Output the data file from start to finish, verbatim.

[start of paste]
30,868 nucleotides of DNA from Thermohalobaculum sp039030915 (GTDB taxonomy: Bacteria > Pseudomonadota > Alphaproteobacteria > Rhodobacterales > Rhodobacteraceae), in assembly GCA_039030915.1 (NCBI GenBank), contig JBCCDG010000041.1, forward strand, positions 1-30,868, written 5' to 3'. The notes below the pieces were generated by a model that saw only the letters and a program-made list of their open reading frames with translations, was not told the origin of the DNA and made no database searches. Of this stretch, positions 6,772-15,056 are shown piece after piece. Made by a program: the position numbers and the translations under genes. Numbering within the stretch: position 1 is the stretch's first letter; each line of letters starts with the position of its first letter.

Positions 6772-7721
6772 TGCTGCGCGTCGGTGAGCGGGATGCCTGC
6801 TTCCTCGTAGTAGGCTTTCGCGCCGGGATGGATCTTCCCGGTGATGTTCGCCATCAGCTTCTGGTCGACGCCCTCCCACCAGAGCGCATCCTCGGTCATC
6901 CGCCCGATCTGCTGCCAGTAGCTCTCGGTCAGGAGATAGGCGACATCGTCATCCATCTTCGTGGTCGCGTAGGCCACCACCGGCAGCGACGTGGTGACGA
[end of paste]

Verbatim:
30,868 nucleotides of DNA from Thermohalobaculum sp039030915 (GTDB taxonomy: Bacteria > Pseudomonadota > Alphaproteobacteria > Rhodobacterales > Rhodobacteraceae), in assembly GCA_039030915.1 (NCBI GenBank), contig JBCCDG010000041.1, forward strand, positions 1-30,868, written 5' to 3'. The notes below the pieces were generated by a model that saw only the letters and a program-made list of their open reading frames with translations, was not told the origin of the DNA and made no database searches. Of this stretch, positions 6,772-15,056 are shown piece after piece. Made by a program: the position numbers and the translations under genes. Numbering within the stretch: position 1 is the stretch's first letter; each line of letters starts with the position of its first letter.

Positions 6772-7721
6772 TGCTGCGCGTCGGTGAGCGGGATGCCTGC
6801 TTCCTCGTAGTAGGCTTTCGCGCCGGGATGGATCTTCCCGGTGATGTTCGCCATCAGCTTCTGGTCGACGCCCTCCCACCAGAGCGCATCCTCGGTCATC
6901 CGCCCGATCTGCTGCCAGTAGCTCTCGGTCAGGAGATAGGCGACATCGTCATCCATCTTCGTGGTCGCGTAGGCCACCACCGGCAGCGACGTGGTGACGA